At the Healthy Workforce Institute, we offer healthcare leaders a method of quantifying the costs of how not dealing effectively with a toxic employee costs money. The Toxic Cost Worksheet© creates almost immediate insight into this cost It’s a call to put a stake in the ground to do something immediately about this.
Here you’ll find a blank version of the Toxic Cost Worksheet©.
To complete the Toxic Cost Worksheet©, you need two statistics:
- The number of employees in your organization (or department)
- The average compensation according to three levels—entry-level, mid-level, and high-level.
Associated with these statistics are two steps:
Step 1. Identify the number of employees in each of three groups: entry-level, mid-level, and high-level (or highly specialized). When you insert these into the three respective cells and then click on the final cell to the right, the worksheet populates the remainder of the cells associated with a number of employees.
Step 2. Identify the average compensation of individuals in each of these same employee groups. Likewise, when you insert these statistics into the three respective cells and then click on the final cell to the right, the worksheet again populates the remainder of the cells associated with average compensation.
In the example below, a total of 2,000 employees were employed in this healthcare organization; 69 employees will quit as a result of working with a toxic person! In this case example, with total payroll costs of approximately $81.4 million, the replacement costs for these 69 employees who quit are approximately $2.6 million—or roughly 3.3 percent of total payroll costs. With some organizations, this figure has escalated to almost 6 percent!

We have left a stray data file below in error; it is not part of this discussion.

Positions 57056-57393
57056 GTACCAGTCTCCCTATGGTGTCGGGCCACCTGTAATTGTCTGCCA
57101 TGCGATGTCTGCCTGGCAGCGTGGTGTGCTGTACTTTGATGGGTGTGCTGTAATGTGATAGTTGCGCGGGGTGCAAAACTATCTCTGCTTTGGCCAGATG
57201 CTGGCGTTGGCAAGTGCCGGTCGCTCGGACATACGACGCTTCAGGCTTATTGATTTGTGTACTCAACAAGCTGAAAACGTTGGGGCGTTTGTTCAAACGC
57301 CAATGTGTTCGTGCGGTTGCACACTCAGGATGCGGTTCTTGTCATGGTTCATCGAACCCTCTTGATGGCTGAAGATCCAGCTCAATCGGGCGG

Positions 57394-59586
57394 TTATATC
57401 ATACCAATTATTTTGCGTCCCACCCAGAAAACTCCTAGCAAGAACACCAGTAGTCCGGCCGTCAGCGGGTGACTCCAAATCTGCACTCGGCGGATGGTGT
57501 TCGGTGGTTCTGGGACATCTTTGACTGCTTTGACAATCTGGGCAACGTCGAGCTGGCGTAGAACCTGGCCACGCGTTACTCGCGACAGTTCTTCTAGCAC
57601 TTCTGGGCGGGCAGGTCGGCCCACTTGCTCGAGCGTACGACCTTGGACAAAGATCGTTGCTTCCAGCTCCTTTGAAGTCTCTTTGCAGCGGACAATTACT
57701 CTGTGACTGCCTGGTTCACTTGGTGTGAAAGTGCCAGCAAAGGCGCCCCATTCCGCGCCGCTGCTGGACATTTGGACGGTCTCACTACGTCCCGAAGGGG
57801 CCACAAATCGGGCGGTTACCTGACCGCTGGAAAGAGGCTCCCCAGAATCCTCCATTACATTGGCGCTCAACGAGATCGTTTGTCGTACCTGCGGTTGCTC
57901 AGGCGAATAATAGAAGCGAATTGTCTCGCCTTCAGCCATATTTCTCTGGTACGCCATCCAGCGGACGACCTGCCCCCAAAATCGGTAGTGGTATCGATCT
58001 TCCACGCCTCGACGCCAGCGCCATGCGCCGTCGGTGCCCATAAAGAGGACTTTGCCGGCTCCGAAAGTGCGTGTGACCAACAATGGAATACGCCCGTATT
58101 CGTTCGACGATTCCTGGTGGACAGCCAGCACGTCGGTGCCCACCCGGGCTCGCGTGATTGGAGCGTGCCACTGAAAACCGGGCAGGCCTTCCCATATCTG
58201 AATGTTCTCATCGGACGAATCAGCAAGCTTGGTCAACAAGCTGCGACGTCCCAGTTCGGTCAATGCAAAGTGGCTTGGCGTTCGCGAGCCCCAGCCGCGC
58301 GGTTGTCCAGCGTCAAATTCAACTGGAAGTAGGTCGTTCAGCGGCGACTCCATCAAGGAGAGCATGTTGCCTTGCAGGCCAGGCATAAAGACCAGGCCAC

Some leaders have asked why this is a strategy? It appears more an assessment method. Great question!
While it certainly is an assessment method, I have found that it is so much more than this. These statistics create awareness, which inspires action. When engaging executive leaders in this activity, there is often an “aha” moment in which everyone understands that something must be done…now!
Armed with the cost of keeping a toxic employee, healthcare leaders can no longer “turn the other cheek.” It is a call to action that we need to do something about this now!
Think about it this way. If your organization found a way to save anywhere from approximately 3% to 6% of total compensation costs, how might your organization’s leaders respond? I have found that most of my clients jump at this opportunity to save this kind of money, which can be used for so many more worthwhile causes within the healthcare organization.
Completing the Toxic Cost Worksheet© as a team can help catalyze action.
Once completed, teams “get it” and are more solidified in wanting to do something about toxic behaviors.
Click here to get access to the Toxic Cost Worksheet©. For more details, I have an entire chapter devoted to this method in my latest book, Why I Don’t Work Here Anymore: A Leader’s Guide to Offset the Financial and Emotional Costs of Toxic Employees.
You can then experience this for yourself and/or your team. The insights that are likely to ensue will be a catalyst for action.
Isn’t it time we stop accepting bad behavior as the norm – star or not!
We are anxious to hear your feedback on this topic and the Toxic Cost Worksheet©. Leave us a comment below and share with others using the social media buttons above.